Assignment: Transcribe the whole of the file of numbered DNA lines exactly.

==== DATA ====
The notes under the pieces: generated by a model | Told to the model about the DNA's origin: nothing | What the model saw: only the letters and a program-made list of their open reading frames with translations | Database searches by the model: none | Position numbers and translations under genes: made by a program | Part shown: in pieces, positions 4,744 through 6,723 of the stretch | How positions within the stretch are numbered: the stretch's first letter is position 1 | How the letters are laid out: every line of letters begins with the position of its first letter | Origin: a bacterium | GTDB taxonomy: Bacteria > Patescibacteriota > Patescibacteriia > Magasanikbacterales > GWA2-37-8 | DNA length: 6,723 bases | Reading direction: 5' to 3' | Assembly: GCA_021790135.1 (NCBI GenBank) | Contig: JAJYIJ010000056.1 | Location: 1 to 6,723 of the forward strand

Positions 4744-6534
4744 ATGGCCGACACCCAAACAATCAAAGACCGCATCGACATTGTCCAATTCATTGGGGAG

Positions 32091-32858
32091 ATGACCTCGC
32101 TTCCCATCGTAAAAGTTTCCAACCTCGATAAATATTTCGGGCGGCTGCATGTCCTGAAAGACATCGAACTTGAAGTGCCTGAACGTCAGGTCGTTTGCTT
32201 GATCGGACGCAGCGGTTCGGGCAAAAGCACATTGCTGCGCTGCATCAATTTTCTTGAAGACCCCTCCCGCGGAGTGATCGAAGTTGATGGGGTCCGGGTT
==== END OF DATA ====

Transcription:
The notes under the pieces: generated by a model | Told to the model about the DNA's origin: nothing | What the model saw: only the letters and a program-made list of their open reading frames with translations | Database searches by the model: none | Position numbers and translations under genes: made by a program | Part shown: in pieces, positions 4,744 through 6,723 of the stretch | How positions within the stretch are numbered: the stretch's first letter is position 1 | How the letters are laid out: every line of letters begins with the position of its first letter | Origin: a bacterium | GTDB taxonomy: Bacteria > Patescibacteriota > Patescibacteriia > Magasanikbacterales > GWA2-37-8 | DNA length: 6,723 bases | Reading direction: 5' to 3' | Assembly: GCA_021790135.1 (NCBI GenBank) | Contig: JAJYIJ010000056.1 | Location: 1 to 6,723 of the forward strand

Positions 4744-6534
4744 ATGGCCGACACCCAAACAATCAAAGACCGCATCGACATTGTCCAATTCATTGGGGAG

Positions 32091-32858
32091 ATGACCTCGC
32101 TTCCCATCGTAAAAGTTTCCAACCTCGATAAATATTTCGGGCGGCTGCATGTCCTGAAAGACATCGAACTTGAAGTGCCTGAACGTCAGGTCGTTTGCTT
32201 GATCGGACGCAGCGGTTCGGGCAAAAGCACATTGCTGCGCTGCATCAATTTTCTTGAAGACCCCTCCCGCGGAGTGATCGAAGTTGATGGGGTCCGGGTT